Plaudits for biosecurity video

A new video is aimed at creating awareness of biosecurity threats. Photo: MPI
A new video is aimed at creating awareness of biosecurity threats. Photo: MPI
Biosecurity New Zealand has gone big on ensuring it spreads its message to visitors, before they even get on the ground.

The Ministry of Primary Industries spent almost $123,000 on a new in-flight biosecurity video, designed to reach many of the almost 4million tourists and travellers who fly into the country every year.

The video, which reminds international visitors to be vigilant and aware of unwanted pests and diseases, is being picked up by the majority of airlines that fly into the country. Roger Smith, head of Biosecurity New Zealand, said its production cost was funded from the border clearance levy, charged to all arriving visitors.

''It's a small investment in the wider context of protecting New Zealand from unwanted pests and diseases. Things like the Queensland fruit fly and brown marmorated stink bug have the potential to cause significant damage to our primary sector, our environment and our unique way of life.''

Smith said the multilingual video will eventually be played on 28 airlines and will be seen by millions of air passengers as they head to New Zealand.

Federated Farmers welcomed the move.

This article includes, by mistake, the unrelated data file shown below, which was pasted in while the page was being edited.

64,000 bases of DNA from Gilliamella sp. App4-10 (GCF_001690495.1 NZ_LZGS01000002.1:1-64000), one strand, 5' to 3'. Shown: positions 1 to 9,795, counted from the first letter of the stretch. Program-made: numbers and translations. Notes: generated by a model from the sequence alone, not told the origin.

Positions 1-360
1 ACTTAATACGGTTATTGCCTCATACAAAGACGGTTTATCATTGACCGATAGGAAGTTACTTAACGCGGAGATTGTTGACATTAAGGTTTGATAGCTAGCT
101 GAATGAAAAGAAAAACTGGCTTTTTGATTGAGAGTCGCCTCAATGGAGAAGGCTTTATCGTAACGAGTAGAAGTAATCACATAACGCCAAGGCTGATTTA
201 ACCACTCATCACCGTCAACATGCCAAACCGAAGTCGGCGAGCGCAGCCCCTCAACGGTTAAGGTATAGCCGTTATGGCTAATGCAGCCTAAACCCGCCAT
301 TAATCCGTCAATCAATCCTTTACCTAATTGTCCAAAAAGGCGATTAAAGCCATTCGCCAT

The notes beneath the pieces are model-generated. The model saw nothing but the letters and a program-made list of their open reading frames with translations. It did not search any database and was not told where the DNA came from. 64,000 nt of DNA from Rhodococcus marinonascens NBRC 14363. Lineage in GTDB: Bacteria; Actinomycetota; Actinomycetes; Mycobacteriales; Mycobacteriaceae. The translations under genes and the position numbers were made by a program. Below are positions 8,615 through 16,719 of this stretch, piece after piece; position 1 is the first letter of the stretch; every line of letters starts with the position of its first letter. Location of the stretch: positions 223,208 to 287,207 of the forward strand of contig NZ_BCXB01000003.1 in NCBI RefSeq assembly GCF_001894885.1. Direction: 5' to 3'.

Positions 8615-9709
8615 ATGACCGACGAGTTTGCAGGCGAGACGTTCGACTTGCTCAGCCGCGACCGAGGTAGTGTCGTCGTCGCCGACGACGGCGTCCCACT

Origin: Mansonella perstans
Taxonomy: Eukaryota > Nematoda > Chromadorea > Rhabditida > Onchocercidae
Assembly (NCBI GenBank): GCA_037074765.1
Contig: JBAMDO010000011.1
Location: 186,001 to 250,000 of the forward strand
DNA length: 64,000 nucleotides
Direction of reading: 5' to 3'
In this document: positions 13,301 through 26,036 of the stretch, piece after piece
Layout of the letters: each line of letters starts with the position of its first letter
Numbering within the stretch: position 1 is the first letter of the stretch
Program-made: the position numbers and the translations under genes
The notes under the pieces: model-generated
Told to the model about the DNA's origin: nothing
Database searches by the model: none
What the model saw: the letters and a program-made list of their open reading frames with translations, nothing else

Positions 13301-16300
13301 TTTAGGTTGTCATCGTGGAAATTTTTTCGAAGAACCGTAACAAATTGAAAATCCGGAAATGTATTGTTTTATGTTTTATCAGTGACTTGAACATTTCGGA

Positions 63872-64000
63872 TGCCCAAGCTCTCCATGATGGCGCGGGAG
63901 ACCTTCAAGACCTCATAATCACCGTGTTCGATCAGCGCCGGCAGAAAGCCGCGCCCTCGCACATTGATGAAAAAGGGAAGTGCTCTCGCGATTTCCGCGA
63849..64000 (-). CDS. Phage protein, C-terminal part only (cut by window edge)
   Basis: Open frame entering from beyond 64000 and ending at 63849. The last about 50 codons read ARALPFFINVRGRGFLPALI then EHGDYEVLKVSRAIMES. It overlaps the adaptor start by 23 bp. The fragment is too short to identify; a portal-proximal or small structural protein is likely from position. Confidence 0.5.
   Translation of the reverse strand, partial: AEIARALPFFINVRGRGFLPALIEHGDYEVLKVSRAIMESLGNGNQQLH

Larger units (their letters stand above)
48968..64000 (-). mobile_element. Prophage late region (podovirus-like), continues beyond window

''The primary sector has waited an incredibly long time for airlines to play their part in our national biosecurity border system,'' biosecurity spokeswoman Karen Williams said.

''It was surprising that our national carrier didn't lead with this initiative, as they are considered thought leaders in the airline industry.

''Travellers, even those returning home who should know better, can accidentally leave risk items in their hand luggage. I hope the in-flight video will ensure those items are dumped in the bins.''

There are versions of the videos in English and Mandarin and the latter version features quarantine officers Fin and Kenneth, usually found on the ground at Auckland International Airport.

Mr Smith said he expected the video to have a lifespan of between two and three years.

''During that time the return to New Zealand taxpayers, through protecting the country and our primary industries, will be beyond measure.''

-By Brent Melvill

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